House Calls / Dr. Michael Schwartz
The annual physical examination -- "check-up" -- is one of the most important components to preventative health care. Each year, millions of Americans undergo comprehensive exams with the goal of identifying potential medical issues before they become serious. Many patients lack an understanding of what a complete physical examination entails as well as the significance of the various tests and the value of the assessments that may be reached by their physician as a result of the exam.
One of the most important aspects of a physical examination is the "history of present illness." This refers to any complaints or concerns the patient has regarding his or her health. The physician will discuss various lifestyle issues with the patient including alcohol consumption, caloric intake, exercise regimen, vaccination status, sexual and psychological health.
After a review of lifestyle issues, the physical exam will begin with measurement of height, weight and vital signs, i.e., blood pressure, heart rate and body temperature. Following these initial measurements, a more focused approach will evaluate individual body systems:
Vision Testing -- patients are asked to read an eye chart from a distance of 20 feet to ascertain visual acuity. Additionally, color blindness may be detected during this exam;
Audiometry (hearing test) -- an audioscope is used to generate sounds at various volumes and frequencies to detect subtle hearing loss;
Electrocardiogram (EKG) -- this heart test is performed by placing painless adhesive stickers on the body to measure the electrical output of the heart. This test may detect irregular heartbeats, determine the size of the heart and can even detect previous heart attacks;
Spiromety -- this test measures lung volumes. The patient is asked to blow into a machine which determines how much air can be forced out of the lungs. Results may reveal asthma, emphysema or airway restrictions;
Urine analysis -- this test measures substances in the urine. Finding blood, protein or sugar may indicate an underlying disorder.
After completing these initial tests, the actual physical examination consists of the physician inspecting (visualizing), palpating (feeling), percussing (tapping) and auscultating (listening to) various parts of the body to identify any abnormal findings. This includes:
General -- this refers to a patient's overall appearance including skin texture, build and mobility;
Head, eyes, ears, neck and throat -- the doctor may look for ear wax, inflamed sinuses, nasal congestion, lymph node enlargement and carotid artery disease.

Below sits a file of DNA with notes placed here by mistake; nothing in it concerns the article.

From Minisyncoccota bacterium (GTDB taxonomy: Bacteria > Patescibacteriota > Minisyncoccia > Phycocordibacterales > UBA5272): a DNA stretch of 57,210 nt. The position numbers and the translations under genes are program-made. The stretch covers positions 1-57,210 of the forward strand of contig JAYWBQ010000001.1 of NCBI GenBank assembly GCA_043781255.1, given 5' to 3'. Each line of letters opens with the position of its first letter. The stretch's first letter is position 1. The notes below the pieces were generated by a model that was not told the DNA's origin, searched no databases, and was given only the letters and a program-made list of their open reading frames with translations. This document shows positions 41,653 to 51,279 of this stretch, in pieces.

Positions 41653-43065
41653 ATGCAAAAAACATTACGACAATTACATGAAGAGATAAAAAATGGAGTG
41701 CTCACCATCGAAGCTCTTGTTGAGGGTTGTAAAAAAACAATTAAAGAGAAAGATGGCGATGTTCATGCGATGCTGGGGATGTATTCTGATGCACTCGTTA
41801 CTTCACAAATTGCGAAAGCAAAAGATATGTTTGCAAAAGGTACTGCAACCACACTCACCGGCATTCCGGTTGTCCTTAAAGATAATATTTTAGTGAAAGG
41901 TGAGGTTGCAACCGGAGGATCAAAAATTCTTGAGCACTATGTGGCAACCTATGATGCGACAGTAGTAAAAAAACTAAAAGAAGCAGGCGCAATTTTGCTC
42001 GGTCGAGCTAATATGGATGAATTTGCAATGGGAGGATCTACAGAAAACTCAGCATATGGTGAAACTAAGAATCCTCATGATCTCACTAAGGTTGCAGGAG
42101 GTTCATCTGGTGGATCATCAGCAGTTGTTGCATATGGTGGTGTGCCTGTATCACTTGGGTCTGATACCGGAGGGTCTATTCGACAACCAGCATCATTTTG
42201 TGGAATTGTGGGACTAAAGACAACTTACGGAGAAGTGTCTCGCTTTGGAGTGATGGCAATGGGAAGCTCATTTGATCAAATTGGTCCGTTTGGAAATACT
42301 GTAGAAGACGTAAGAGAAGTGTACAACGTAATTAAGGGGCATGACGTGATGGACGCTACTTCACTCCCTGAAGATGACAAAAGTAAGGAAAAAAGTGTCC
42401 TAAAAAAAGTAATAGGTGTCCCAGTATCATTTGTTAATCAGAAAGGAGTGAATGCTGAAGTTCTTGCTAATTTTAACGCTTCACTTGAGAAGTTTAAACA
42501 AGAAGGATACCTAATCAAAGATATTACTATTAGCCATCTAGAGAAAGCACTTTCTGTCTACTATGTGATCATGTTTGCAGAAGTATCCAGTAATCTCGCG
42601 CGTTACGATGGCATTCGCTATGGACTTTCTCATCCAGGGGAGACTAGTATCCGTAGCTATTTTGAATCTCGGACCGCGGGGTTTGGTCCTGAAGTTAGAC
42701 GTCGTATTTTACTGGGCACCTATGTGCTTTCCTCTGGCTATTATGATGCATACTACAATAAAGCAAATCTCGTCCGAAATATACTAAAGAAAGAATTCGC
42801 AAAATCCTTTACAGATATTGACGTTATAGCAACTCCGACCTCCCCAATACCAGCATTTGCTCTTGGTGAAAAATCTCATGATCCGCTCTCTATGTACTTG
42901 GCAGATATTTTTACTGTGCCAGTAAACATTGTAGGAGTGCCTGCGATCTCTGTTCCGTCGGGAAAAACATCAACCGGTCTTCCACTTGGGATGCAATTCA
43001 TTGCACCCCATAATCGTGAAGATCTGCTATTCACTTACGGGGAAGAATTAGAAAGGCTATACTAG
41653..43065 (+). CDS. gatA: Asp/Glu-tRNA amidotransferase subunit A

Lungs -- listening for breath sounds to detect wheezing or fluid sounds which could indicate asthma, emphysema or heart failure;
Heart -- listening for irregular heartbeats or heart murmurs which may indicate underlying heart disease;
Abdomen -- feeling for liver or spleen enlargement and detecting masses which could indicate tumors or benign growths;
Groin/Pelvis -- feeling and observing for penile or testicular lesions in men and pap and pelvic exams in woman. Additionally, hernias (weakness in the abdominal wall) can also be detected;
Back -- examining for abnormal curves (scoliosis) or pain over the kidneys or spine can indicate stones or arthritis;
Skin -- the existence of a rash, nail changes or skin texture may indicate more serious underlying diseases;
Lymph nodes -- enlarged nodes may suggest infection or malignancy;
Extremities -- edema (fluid) or varicose veins can indicate circulation problems;
Muscles and Joints -- an assessment of strength and motion; joint swelling may indicate arthritis;
Rectal/Prostate -- prostate enlargement and cancers may be detected during this exam. Additionally, microscopic bleeding in the stool may suggest colon polyps or hemorrhoids;
Neurologic -- memory, nerve function and reflexes are examined to determine neurologic disorders.
At the completion of the exam, the physician will draw blood. Blood work is important in determining overall health and may be used to evaluate future risk of disease. There are many tests available and what is drawn is often based on the findings during the exam. In general, blood sugar, electrolytes, liver and kidney health along with complete blood count (red and white blood cells) will be measured. Thyroid hormones, cholesterol (lipid profile) and vitamin D are typically part of the routine screen as well. For men, depending on age, a prostate test and testosterone level may be drawn and for women, hormonal levels such as estrogen may be drawn to evaluate fertility or peri-menopause. Your physician's office will follow-up with you upon receipt of the blood results (typically within a week).
The physical exam is an exceptional means to promote health and well-being. Most importantly, it gives the physician the opportunity to address the patient's concerns and questions while counseling them based on their individual needs. Frequency of a physical examination is generally based on age and overall health. Although a physical will not always reveal all medical problems, they play an integral role in identifying certain conditions and are the first step to keeping us healthier.
So, let's get physical -- schedule your physical exam today and stay healthy.